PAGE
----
(DCWatchdog.com) – BREAKING NOW: Earlier this morning, Russia’s first lunar mission in nearly 50 years ended in a catastrophic failure, as the unmanned Luna-25 spacecraft spun out of control and crashed into the moon after encountering issues when preparing for pre-landing orbit.
Russian officials hoped the prestige mission would showcase Russia’s ability to compete in space, despite their post-Soviet decline and losses in the Ukraine war.
The failure underscores Russia’s diminished authority over space since the Cold War era when Moscow was the first to launch a satellite, Sputnik 1, to orbit the Earth. The Luna-25 mission, launched on August 11, was Russia’s first attempt to send a spacecraft to the moon since Luna-24 in 1976.
According to Russia’s state space corporation, Roskosmos, contact with the spacecraft was lost at 11:57 GMT Saturday as it experienced issues while beginning for pre-landing orbit. “The apparatus moved into an unpredictable orbit and ceased to exist as a result of a collision with the surface of the Moon,” Roskosmos stated. A special interdepartmental commission has been formed to investigate the failure.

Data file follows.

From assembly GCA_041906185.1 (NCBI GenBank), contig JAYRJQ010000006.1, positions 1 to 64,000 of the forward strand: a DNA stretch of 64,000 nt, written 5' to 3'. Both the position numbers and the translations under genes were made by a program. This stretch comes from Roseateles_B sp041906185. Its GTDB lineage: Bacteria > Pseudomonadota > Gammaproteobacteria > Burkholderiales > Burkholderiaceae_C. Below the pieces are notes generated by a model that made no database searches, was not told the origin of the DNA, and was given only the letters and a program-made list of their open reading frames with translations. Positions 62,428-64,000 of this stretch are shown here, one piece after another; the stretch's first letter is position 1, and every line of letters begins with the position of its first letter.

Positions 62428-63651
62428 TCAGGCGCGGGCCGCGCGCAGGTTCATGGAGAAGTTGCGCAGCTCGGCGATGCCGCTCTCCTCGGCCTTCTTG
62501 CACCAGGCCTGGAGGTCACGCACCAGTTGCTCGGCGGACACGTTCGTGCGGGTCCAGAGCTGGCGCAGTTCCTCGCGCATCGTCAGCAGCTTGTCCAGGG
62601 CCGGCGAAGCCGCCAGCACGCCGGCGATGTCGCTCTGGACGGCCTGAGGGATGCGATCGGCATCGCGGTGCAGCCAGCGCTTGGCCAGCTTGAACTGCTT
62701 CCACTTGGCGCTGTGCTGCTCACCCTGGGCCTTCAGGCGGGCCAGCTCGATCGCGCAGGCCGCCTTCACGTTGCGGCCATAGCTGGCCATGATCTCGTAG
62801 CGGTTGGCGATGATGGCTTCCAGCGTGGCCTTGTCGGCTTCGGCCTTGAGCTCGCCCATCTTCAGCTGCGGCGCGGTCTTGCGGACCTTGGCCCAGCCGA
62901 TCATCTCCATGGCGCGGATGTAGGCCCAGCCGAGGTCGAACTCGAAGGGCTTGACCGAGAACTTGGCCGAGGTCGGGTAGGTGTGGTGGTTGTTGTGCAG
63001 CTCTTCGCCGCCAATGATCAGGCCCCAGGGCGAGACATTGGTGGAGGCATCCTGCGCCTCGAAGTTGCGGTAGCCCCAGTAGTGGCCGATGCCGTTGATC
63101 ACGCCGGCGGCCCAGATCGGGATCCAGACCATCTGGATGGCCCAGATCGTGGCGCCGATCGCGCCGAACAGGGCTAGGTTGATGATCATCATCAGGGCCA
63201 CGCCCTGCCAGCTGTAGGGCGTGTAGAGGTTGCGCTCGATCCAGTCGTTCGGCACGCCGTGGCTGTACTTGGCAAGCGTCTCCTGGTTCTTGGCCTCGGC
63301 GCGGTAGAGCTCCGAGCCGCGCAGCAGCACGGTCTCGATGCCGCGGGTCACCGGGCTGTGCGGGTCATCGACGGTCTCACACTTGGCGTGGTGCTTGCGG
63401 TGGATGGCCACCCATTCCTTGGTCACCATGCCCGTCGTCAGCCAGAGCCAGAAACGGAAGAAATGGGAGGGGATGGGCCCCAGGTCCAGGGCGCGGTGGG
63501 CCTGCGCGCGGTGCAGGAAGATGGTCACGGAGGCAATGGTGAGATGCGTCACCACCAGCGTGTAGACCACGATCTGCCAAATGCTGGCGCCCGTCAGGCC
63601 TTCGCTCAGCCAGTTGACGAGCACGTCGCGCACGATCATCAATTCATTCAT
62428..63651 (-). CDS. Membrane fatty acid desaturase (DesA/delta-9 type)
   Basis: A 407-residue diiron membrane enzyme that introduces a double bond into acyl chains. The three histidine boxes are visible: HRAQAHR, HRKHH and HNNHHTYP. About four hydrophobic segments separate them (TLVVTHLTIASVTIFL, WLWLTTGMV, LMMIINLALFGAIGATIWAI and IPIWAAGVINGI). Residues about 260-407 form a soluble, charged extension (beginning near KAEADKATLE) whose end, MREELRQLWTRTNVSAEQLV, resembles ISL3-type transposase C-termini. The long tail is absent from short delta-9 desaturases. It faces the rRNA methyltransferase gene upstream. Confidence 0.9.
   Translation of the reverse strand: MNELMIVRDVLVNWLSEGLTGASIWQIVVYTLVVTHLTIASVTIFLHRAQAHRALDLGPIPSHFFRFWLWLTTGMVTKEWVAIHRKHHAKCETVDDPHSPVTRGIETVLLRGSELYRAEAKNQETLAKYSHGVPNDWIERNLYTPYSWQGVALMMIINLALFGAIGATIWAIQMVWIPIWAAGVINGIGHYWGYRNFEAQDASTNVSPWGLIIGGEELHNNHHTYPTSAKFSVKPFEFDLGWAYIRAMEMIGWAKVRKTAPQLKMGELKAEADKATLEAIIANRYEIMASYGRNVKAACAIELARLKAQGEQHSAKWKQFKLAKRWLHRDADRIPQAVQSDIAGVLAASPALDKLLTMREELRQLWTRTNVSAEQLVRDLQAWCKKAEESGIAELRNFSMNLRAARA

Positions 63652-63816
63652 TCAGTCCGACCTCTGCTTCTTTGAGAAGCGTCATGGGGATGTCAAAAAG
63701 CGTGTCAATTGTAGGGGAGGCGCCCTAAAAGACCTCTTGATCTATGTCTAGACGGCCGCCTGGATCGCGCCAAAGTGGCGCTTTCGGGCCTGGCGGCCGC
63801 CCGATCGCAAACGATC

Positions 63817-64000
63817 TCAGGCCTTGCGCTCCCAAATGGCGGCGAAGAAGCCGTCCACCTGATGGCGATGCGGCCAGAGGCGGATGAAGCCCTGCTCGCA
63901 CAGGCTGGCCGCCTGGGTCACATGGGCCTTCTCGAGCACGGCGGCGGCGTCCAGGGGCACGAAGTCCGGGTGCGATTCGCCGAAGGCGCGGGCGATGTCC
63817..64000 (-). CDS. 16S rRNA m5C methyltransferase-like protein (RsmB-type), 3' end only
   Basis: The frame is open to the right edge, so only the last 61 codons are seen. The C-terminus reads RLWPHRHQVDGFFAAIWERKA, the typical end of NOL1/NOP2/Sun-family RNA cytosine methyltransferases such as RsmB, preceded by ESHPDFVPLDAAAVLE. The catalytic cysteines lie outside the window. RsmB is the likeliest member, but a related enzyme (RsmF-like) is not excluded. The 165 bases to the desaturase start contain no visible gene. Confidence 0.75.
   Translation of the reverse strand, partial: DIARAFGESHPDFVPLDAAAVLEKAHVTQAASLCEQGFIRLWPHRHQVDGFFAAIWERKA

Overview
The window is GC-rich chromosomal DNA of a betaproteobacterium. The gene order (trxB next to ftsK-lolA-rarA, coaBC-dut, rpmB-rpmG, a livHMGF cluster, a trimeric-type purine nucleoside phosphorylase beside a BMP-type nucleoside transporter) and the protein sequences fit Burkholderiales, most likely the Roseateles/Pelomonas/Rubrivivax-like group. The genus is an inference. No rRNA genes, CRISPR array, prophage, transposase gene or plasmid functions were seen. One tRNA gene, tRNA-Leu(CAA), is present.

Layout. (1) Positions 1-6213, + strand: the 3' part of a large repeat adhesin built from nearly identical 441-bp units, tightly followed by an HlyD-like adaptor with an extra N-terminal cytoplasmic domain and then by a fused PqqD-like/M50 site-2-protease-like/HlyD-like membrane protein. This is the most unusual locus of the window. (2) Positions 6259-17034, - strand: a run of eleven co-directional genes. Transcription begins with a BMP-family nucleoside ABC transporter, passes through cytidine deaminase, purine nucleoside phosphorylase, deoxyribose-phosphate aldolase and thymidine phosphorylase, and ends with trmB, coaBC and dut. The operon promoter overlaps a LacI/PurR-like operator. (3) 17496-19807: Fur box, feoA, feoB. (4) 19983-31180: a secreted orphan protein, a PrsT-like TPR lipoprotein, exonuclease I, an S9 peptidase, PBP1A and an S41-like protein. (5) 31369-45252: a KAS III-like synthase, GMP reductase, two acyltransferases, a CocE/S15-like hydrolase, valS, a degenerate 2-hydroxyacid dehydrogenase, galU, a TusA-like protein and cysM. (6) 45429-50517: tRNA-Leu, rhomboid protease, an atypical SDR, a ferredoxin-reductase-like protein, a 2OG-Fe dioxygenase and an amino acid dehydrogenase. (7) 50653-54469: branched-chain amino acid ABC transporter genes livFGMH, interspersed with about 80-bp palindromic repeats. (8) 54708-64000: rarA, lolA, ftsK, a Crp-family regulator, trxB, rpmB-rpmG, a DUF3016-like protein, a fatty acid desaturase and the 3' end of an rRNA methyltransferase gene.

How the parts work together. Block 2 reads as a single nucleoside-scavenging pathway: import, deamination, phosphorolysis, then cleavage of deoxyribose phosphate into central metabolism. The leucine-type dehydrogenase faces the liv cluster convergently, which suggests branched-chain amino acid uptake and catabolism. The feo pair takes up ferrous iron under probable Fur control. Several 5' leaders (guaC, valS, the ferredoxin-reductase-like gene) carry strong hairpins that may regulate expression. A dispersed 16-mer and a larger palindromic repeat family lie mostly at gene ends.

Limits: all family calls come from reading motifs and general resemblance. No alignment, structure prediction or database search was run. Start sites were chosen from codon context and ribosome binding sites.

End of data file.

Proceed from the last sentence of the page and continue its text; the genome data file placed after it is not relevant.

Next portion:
This loss is a blow to Russia’s $2 trillion economy, already facing Western sanctions and the largest land war in Europe since World War Two. Meanwhile, as news of the Luna-25 failure spread, the Indian Space Research Organization (ISRO) announced its competitor spacecraft, Chandrayaan-3, is set to land on the moon’s south pole this week. “India’s Chandrayaan-3 is set to land on the moon on August 23,” ISRO posted on X, formerly Twitter, around the time of the Luna crash.
Anatony Zak, creator and publisher of RussianSpaceWeb.com, which tracks Russian space programs, said the latest Russian spacecraft faced insurmountable issues. “The flight control system was a vulnerable area, which had to go through many fixes,” Zak said. Furthermore, with Luna-25, Russia was attempting an ambitious moon landing before a simpler orbital mission.
Russian scientists have criticized their declining space program and complained about unrealistic vanity projects. Similar issues were highlighted a decade ago when the Fobos-Grunt mission to Mars in 2011 failed to exit Earth’s orbit before falling into the Pacific Ocean in 2012. Russia’s Luna-25 managed to escape Earth’s orbit, but its failure means that Russian scientists may not be the first to sample the frozen water believed to exist at the moon’s south pole.
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